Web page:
Security Experts:

Google Offers $31,337 for RCE Vulnerabilities

Google informed bug bounty hunters on Thursday that it has made some changes to its Vulnerability Rewards Program (VRP), including offering more money for certain types of flaws.

Until now, the tech giant had offered $20,000 for remote code execution (RCE) vulnerabilities and $10,000 for unrestricted file system or database access issues. The rewards have now increased to $31,337 and $13,337, respectively.

Researchers can earn $31,337 if they find command injections, sandbox escapes and deserialization bugs in highly sensitive applications, such as Google Search, Accounts, Wallet, Inbox, Code Hosting, Chrome Web Store, App Engine, Google Play, and Chromium Bug Tracker. If the flaws affect non-integrated acquisitions or apps that have a lower priority, the maximum reward is $5,000.

The unrestricted file system or database access category includes unsandboxed XXE and SQL injection vulnerabilities. These types of flaws can earn bounty hunters up to $13,337 if they affect highly sensitive services.

Google also announced that rewards attributed to vulnerability reports from its internal web security scanner will be donated; $8,000 have been donated this year to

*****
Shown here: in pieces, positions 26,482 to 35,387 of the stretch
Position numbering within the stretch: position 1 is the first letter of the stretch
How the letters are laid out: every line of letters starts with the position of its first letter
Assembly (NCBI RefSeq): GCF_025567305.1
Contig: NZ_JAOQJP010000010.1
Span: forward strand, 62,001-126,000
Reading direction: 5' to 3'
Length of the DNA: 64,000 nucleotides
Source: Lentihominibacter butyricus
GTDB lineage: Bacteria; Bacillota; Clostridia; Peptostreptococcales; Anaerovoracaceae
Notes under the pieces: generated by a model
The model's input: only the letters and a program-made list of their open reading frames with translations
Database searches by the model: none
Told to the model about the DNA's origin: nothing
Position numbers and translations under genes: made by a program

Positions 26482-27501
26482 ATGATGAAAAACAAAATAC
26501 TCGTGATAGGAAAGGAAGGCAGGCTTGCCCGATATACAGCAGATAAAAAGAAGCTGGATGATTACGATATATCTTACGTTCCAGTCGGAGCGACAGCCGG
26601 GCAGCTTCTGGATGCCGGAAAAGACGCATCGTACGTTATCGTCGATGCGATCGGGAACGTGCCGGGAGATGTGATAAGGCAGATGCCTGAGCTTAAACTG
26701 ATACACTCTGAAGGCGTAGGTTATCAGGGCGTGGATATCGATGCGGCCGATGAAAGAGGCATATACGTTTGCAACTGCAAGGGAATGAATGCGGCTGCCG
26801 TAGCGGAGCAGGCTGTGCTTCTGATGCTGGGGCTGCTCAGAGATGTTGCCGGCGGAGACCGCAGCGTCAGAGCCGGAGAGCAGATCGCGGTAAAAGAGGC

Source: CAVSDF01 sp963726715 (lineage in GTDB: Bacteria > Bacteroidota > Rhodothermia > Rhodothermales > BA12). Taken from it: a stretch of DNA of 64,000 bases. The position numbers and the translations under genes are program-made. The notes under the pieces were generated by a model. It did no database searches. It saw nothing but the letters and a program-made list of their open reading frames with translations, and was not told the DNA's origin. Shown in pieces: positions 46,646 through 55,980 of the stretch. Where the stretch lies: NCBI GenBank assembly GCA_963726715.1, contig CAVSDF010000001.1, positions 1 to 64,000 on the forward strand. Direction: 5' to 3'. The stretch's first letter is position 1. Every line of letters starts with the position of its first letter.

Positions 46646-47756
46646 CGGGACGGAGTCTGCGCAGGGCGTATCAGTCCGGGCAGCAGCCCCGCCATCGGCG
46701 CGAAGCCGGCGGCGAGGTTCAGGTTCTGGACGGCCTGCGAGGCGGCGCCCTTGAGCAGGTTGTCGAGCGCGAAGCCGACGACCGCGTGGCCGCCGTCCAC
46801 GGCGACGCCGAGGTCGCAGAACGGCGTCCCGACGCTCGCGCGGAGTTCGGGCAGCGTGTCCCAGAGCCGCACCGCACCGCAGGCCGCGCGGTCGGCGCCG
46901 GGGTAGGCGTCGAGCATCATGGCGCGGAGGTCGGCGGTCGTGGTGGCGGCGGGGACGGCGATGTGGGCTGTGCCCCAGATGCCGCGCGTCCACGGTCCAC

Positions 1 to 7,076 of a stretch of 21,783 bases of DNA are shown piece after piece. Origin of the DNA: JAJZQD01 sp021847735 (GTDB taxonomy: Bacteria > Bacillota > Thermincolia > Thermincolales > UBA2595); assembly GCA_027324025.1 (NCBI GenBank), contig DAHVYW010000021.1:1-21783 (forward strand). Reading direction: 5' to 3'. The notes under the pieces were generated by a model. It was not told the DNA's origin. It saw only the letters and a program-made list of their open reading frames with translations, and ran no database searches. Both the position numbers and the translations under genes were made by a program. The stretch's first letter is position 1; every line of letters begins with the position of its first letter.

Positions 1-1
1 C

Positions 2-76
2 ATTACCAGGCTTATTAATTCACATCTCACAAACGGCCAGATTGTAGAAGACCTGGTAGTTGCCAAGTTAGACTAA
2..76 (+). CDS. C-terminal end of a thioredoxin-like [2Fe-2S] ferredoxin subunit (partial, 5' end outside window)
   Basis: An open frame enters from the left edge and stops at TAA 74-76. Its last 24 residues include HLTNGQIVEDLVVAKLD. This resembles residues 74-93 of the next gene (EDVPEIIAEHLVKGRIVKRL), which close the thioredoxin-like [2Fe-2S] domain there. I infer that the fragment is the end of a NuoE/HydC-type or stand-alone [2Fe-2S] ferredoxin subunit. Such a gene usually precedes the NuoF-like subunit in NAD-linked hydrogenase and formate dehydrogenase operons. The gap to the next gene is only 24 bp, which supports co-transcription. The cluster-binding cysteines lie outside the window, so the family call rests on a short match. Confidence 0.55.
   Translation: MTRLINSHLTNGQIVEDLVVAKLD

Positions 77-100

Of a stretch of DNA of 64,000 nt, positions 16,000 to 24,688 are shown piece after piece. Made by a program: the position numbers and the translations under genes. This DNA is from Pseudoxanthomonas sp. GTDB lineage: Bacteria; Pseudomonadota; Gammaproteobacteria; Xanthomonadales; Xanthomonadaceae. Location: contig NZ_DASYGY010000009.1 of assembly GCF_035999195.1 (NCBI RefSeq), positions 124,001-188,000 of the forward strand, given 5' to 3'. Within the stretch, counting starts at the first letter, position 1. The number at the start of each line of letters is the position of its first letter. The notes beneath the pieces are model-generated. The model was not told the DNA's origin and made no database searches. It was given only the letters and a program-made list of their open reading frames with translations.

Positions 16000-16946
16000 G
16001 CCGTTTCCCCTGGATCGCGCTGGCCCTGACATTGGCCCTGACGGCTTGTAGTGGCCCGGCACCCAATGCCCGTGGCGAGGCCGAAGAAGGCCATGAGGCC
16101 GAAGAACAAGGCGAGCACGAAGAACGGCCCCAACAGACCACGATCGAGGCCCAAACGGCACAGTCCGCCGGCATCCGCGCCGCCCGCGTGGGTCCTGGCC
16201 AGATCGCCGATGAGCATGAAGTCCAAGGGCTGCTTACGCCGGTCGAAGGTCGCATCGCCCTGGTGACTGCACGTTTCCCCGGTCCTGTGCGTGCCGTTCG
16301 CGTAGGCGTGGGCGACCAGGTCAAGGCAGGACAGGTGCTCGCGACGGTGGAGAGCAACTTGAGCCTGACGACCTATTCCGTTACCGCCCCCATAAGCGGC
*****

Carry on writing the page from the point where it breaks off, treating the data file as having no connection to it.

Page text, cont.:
The company reported in late January that it has paid out more than $9 million since the launch of its bug bounty program in 2010, including $3 million awarded last year. More than $400,000 of the total amount paid out in 2016 represented rewards that exceeded $20,000, including a single reward of $100,000.

A survey conducted by Google among its top researchers showed that, in 2016, 57 percent of them looked for vulnerabilities a few times a month, nearly 24 percent looked rarely or never, and 19 percent put their skills to work almost every day. Half of the respondents said they sometimes found flaws, while 16.7 percent said they almost always found flaws. One-third of respondents said they very rarely or never discovered bugs.

The highest numbers of researchers paid in 2016 were based in China, the United States and India.

Highest paid researchers

Related: Google Increases Android Bug Bounty Payouts

Related: Google Pays $25,000 Reward for Critical Chrome Flaw

Related: Google Puts Up $1 Million for Security Research Grants

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Eduard Kovacs (@EduardKovacs) is a contributing editor at SecurityWeek. He worked as a high school IT teacher for two years before starting a career in journalism as Softpedia’s security news reporter. Eduard holds a bachelor’s degree in industrial informatics and a master’s degree in computer techniques applied in electrical engineering.